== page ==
Bloomberg Anywhere Login

Bloomberg

Connecting decision makers to a dynamic network of information, people and ideas, Bloomberg quickly and accurately delivers business and financial information, news and insight around the world.

Company

Financial Products

Enterprise Products

Media

Customer Support

  • Americas

    +1 212 318 2000

  • Europe, Middle East, & Africa

    +44 20 7330 7500

  • Asia Pacific

    +65 6212 1000

Communications

Industry Products

Media Services

Follow Us

Euronext Names CEO of Paris Exchange Amid French Scrutiny of IPO

Jan. 10 (Bloomberg) -- Euronext NV named a chief executive officer for its Paris stock market as the French government seeks to ensure its interests are protected in the company’s spinoff from IntercontinentalExchange Group Inc.

Anthony Attia, who had served as chief of staff to Euronext CEO Dominique Cerutti, will fill the new position, “thereby strengthening the role of the Paris stock exchange,” according to a statement yesterday. Euronext also named Lee Hodgkinson as head of its markets and global sales teams and said he will ultimately become CEO of Euronext London. Amaury Dauge was appointed chief financial officer.

ICE is jettisoning Euronext after acquiring it through the purchase of NYSE Euronext in November, with plans to sell as much as 30 percent before an initial public offering, according to three people familiar with the matter. As Euronext moves toward an IPO, the French and Dutch regulators who oversee the exchange have some differing views on its future, with both sides seeking to protect national interests, the people said.

While the French want an initial share offering, the Dutch are prepared to approve a takeover, the people said. Euronext is debating the option of a dual listing in Paris and Amsterdam, overseen by the Dutch, but the bourse hasn’t reached a decision yet, the people said.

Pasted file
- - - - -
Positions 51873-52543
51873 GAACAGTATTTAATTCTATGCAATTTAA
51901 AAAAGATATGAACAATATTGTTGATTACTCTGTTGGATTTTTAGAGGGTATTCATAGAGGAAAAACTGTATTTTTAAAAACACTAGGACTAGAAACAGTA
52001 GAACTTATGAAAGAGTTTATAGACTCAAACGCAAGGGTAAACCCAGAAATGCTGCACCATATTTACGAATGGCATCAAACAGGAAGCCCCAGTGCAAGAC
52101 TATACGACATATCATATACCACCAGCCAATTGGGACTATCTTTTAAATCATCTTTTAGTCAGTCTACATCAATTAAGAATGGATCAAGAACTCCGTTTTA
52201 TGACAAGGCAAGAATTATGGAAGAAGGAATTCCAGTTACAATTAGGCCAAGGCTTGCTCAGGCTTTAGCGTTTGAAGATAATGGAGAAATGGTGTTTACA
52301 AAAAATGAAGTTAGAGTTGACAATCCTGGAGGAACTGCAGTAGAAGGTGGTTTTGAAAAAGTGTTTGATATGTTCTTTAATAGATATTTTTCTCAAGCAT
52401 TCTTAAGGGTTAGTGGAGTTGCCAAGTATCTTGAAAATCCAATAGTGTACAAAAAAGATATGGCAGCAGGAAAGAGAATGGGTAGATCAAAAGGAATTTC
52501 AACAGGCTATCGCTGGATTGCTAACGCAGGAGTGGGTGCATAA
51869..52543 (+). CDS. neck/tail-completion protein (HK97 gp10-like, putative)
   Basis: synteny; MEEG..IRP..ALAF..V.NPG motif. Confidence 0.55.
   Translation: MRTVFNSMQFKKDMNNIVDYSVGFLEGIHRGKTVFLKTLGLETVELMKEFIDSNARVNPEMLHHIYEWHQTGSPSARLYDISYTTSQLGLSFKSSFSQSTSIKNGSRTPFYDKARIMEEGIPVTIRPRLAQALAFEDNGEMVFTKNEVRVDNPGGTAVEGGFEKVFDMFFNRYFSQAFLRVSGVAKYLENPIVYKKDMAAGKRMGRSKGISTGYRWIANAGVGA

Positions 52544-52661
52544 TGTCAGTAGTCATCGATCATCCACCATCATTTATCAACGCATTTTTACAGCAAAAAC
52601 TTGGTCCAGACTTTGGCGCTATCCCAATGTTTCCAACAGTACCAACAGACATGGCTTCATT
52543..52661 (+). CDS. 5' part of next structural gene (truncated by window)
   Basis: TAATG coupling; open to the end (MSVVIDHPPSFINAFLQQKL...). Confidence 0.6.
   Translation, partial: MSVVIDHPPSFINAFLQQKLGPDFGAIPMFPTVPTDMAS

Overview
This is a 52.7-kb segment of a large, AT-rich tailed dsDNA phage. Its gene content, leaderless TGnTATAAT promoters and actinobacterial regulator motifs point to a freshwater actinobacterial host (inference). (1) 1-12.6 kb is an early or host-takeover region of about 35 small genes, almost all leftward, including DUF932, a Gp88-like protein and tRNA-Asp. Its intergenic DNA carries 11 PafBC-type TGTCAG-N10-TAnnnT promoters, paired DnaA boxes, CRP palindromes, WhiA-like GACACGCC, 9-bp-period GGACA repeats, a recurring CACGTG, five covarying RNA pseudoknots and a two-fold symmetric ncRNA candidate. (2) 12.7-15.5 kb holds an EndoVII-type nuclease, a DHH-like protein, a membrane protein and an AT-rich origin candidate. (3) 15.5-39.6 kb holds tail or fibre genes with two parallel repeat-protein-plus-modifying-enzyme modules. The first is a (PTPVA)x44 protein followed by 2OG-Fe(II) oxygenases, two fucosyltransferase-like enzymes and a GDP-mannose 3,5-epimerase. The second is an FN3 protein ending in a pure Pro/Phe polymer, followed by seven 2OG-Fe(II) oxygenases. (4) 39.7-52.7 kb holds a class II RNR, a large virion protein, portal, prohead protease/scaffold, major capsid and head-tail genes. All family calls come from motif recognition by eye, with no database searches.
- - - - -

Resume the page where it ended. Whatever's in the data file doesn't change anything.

Euronext runs exchanges in Paris, Lisbon, Amsterdam and Brussels. It values itself at between 1.5 billion euros ($2 billion) and 1.8 billion euros, the people said.

Euronext, formed from the 2000 merger of the Paris, Amsterdam and Brussels exchanges, completed its initial share sale in 2001. After a series of acquisitions including that of Liffe, Europe’s second-largest derivatives market, Euronext sold itself in 2007 to NYSE Group Inc., forming the world’s biggest stock-exchange operator. In December 2012, ICE said it would buy the company and spin off Euronext. ICE is keeping the London-based Liffe derivatives market.

To contact the reporter on this story: Nandini Sukumar in London at nsukumar@bloomberg.net

To contact the editor responsible for this story: Nick Baker at nbaker7@bloomberg.net

Please upgrade your Browser

Your browser is out-of-date. Please download one of these excellent browsers:

Chrome, Firefox, Safari, Opera or Internet Explorer.